Speaking of the Great American Novel.
This is a hard one to sum up... but I will try to scatter my disparate thoughts in hopes that there's a kernel of wisdom in there.
Moby Dick is notoriously lofty even though it's about a very dirty, corporeal thing--whaling--and indeed, a lot of it was dry and had to be muscled through, particularly the parts that get down into the nitty-gritty of whales, whaling, ships and all the traditions therein. Ishmael/Melville were big on refuting stereotypes and rumors, which must have abounded at the time.
However, the underlying story and Melville's use of language was as incredible and out there as I'd been told, ranging from Shakespearean to Bilblical with an authentic American touch. I adored the first third, in which we follow Ishmael (and his new BFF Queequeg) from New Bedford to Nantucket and out to sea. There were some incredibly memorable scenes, including one in a chowder house (Cod or Clam!) and of course, the sea-metaphor-laced sermon in the New England church. This first part was certainly awesome to read in Nantucket.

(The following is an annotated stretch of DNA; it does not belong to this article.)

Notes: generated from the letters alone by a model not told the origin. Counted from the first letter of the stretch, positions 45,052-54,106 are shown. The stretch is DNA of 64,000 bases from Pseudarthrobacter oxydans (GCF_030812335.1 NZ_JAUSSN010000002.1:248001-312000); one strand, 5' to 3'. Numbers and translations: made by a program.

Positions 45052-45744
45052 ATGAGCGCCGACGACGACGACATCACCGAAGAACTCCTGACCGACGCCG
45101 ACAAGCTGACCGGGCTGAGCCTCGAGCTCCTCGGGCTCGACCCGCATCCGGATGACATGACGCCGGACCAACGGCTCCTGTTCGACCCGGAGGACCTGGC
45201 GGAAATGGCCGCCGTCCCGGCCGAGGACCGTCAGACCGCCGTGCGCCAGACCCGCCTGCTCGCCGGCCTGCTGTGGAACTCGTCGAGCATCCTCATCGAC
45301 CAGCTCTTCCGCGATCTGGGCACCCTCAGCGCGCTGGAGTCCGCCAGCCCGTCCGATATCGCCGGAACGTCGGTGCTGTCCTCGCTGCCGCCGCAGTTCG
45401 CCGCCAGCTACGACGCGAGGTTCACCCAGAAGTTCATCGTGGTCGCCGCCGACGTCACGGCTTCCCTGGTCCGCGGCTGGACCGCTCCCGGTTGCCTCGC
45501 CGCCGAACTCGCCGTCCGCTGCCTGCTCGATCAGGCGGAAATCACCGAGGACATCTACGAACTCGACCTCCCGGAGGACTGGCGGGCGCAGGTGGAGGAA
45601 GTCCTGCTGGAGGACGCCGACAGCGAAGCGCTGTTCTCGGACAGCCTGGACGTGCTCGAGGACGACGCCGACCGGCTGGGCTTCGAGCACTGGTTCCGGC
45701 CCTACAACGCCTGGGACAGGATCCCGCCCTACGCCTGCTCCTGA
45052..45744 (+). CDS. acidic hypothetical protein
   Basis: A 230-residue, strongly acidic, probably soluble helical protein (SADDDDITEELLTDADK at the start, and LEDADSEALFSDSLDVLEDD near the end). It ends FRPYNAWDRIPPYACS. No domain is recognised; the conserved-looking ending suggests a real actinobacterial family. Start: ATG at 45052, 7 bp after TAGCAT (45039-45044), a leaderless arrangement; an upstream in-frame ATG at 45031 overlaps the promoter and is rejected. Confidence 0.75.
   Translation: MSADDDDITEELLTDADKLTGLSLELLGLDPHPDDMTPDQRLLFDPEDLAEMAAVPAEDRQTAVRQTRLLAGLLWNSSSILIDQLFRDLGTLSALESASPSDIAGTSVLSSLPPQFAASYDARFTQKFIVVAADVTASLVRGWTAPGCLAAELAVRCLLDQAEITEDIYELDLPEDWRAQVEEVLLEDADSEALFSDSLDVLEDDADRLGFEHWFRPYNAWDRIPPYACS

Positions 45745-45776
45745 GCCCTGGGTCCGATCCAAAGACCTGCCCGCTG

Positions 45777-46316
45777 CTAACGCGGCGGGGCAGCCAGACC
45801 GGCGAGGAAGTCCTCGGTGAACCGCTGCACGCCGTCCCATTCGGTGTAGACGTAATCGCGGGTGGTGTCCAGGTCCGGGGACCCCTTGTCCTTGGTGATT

Then of course the final, gripping few chapters that bring the voyage of the Pequod to its fated end were devastatingly tragic and wonderful, with some incredible sentences that linger, melodically in the brain.
But what was most surprising about the book was the wit, humor, puns, philosophical musings and sly references tucked in everywhere by Melville, the former so much so that they made me chuckle. This was a pleasant gift hidden within the book's thick pages that makes me doubly glad I've finally tackled this beast of a novel!
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